About Us

The Arctic remains one of Canada’s last storehouses of natural resources. For many Canadians, the Arctic represents opportunity and potential wealth. For those living there, however, the Arctic is home, and is viewed and experienced quite differently. Northerners are keenly aware of the enormous social, economic, and environmental challenges facing their homeland. For those living in Canadian Arctic communities, the development of capacity in order to meet these challenges is far more pressing than the exploitation of resources for the benefit of the rest of the country.

The vibrancy of northern communities plays a central role in ReSDA’s research projects.

The main focus of the research will be on findings ways of ensuring that a larger share of the benefits of resource development stays in the region, with fewer costs to communities. Researchers in various disciplines of the social sciences and humanities have been examining different aspects of development in the North in a variety of regions and contexts. Recent funding opportunities, such as the Social Sciences and Humanities Council of Canada (SSHRC)’s “Northern Communities: Towards Social and Economic Prosperity” program, have increased the ability of researchers to examine these issues. ReSDA will mobilize this critical mass of research and researchers around the focused question of finding out how to minimize the social, economic, cultural, and environmental costs.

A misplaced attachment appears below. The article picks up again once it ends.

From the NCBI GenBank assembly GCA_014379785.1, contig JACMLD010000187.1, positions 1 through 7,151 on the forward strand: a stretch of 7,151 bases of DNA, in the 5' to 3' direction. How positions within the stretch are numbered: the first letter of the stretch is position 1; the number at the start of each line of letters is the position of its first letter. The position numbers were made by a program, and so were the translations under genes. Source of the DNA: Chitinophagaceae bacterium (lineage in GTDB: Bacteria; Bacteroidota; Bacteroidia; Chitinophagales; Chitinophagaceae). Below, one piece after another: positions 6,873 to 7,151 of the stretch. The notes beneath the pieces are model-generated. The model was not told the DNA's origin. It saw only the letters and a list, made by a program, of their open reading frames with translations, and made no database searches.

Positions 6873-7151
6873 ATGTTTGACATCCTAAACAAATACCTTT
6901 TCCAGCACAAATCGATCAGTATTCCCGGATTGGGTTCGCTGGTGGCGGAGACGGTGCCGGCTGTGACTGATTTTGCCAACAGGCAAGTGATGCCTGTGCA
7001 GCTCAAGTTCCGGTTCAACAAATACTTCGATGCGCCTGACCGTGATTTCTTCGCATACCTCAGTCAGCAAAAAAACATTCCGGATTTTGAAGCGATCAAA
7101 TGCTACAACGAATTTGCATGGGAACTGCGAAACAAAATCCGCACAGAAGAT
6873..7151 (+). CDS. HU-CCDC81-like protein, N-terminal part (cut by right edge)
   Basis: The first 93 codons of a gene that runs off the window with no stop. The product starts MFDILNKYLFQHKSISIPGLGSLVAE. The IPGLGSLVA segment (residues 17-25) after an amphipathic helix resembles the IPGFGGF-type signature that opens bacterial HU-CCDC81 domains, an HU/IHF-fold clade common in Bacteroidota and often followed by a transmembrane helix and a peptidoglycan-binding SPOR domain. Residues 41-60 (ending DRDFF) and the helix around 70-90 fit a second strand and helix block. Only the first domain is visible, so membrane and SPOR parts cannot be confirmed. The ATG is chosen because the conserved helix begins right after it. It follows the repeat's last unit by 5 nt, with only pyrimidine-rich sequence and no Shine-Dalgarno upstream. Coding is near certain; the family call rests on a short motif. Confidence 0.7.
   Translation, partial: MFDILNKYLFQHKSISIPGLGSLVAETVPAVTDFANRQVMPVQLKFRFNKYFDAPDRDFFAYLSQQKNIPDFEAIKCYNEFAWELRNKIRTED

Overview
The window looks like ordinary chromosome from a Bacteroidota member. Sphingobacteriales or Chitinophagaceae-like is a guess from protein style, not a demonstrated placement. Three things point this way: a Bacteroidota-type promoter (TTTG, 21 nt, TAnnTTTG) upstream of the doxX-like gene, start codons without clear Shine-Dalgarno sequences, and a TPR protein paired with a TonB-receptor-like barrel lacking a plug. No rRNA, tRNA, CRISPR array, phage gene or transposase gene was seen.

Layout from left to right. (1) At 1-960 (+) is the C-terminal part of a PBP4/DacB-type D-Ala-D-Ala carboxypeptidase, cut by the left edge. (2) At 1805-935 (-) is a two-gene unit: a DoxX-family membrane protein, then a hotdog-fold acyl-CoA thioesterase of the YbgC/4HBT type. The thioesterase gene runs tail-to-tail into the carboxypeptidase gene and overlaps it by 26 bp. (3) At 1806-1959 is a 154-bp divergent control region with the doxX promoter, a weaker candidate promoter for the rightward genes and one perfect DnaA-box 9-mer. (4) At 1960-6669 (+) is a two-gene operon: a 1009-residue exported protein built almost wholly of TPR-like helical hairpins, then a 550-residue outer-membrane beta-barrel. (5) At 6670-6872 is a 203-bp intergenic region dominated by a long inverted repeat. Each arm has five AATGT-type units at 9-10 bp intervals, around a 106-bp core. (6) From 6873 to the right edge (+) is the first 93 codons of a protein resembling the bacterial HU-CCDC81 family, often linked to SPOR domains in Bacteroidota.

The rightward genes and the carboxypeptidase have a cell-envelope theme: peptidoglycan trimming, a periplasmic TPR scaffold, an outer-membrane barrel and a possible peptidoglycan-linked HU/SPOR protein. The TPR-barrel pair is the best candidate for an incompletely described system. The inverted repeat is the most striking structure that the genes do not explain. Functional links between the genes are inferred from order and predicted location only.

In partnership and with the substantial support of a wide range of northern actors, ReSDA will fund a series of research projects around the themes of sustainable regions, sustainable communities, sustainable cultures, and sustainable environments. The potential exists for finding new ways of developing resources that will ensure greater benefits for, and build capacity in, these northern communities. Rather than being something that threatens communities’ vitality, the development of natural resources can be done in a way that will ensure the long-term sustainability of northern communities.

The SSHRC funded program began in March, 2011 and is planned to continue operations for the 7 years of the grant period.

ReSDA’s objectives:

  • Cultivate innovative approaches to research on Arctic sustainable resource development;
  • Connect researchers, community and Aboriginal organizations, governments, and the private sector partners together to create new common communities of interest related to maximizing resource development benefits for northern communities;
  • Assist in the development of human resources in the Canadian Arctic by providing training in the skill sets necessary to enable local residents to benefit from employment opportunities in resource development;
  • Stimulate the development of new knowledge transfer techniques that will allow research results to be more readily utilized by actors in the region; and
  • Position Canada as a world leader in supporting research that deals with environmentally and socially sustainable resource development that maximizes benefits to local communities



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